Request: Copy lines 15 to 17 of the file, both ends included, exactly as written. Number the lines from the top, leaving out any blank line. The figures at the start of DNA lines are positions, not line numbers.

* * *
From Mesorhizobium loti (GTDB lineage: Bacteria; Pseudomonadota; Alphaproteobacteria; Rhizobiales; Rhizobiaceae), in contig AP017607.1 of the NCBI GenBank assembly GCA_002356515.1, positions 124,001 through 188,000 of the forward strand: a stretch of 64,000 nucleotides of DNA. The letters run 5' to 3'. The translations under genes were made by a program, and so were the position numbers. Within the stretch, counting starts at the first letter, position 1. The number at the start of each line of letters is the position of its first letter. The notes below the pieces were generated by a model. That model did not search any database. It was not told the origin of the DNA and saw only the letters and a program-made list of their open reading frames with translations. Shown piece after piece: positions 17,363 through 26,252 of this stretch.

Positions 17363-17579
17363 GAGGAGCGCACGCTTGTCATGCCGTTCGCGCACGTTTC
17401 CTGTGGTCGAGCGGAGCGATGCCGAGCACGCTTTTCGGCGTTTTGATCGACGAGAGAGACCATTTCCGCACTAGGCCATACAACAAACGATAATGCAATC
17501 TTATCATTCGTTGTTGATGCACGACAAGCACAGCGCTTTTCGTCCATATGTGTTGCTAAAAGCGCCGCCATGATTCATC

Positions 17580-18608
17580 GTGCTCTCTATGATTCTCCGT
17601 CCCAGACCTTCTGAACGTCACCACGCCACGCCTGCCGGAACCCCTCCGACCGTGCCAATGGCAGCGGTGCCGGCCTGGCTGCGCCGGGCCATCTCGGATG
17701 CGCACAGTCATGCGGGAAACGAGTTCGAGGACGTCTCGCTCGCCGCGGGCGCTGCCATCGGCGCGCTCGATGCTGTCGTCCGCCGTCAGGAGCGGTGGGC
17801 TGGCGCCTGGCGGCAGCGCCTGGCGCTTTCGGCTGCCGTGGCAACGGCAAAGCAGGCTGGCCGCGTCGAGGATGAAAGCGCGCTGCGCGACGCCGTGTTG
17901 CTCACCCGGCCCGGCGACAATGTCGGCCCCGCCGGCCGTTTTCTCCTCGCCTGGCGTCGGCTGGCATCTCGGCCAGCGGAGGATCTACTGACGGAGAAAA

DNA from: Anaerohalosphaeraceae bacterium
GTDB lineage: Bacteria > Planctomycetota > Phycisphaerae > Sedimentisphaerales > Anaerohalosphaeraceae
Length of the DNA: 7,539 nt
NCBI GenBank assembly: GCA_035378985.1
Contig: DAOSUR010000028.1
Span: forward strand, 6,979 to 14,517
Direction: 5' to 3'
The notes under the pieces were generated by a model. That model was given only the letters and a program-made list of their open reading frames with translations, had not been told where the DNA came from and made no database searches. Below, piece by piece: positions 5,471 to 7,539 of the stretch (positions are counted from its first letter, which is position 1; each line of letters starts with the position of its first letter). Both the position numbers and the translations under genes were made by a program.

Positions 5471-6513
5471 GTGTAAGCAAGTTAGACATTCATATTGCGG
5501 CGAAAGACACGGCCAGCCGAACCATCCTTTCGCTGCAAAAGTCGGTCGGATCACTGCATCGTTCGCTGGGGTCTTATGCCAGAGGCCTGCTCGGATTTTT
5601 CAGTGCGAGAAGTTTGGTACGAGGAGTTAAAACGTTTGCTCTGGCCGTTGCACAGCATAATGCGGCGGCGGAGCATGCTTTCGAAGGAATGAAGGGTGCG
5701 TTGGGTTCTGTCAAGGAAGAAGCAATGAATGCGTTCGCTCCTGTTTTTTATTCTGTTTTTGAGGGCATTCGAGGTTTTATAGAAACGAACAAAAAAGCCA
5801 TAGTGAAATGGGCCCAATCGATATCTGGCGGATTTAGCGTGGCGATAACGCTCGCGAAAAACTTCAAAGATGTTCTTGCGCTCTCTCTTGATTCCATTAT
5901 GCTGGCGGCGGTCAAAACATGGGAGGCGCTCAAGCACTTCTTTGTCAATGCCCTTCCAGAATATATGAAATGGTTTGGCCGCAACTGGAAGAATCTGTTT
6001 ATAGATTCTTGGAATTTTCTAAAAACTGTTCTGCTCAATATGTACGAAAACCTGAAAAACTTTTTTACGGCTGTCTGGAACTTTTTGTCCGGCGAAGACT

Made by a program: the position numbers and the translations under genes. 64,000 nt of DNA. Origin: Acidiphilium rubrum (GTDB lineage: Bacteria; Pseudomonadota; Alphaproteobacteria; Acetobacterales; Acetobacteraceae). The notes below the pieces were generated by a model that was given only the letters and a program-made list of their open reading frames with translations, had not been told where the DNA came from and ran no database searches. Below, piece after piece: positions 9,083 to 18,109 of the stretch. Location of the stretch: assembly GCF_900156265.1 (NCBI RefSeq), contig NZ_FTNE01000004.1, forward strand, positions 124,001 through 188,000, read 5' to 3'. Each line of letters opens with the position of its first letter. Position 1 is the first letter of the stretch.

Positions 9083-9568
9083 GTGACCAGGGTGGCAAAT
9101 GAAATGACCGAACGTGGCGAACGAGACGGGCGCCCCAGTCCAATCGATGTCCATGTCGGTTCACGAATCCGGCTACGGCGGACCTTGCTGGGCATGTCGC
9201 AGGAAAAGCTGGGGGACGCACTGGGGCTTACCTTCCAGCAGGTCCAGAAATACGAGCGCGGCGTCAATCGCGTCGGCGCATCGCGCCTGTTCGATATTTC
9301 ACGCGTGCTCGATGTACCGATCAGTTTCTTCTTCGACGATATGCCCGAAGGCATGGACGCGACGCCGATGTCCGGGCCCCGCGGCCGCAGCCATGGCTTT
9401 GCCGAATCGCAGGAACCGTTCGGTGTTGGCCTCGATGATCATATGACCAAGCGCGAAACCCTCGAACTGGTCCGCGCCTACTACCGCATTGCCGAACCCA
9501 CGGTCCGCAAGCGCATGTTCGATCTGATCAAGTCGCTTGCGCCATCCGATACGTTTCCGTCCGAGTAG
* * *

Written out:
NCBI GenBank assembly: GCA_035378985.1
Contig: DAOSUR010000028.1
Span: forward strand, 6,979 to 14,517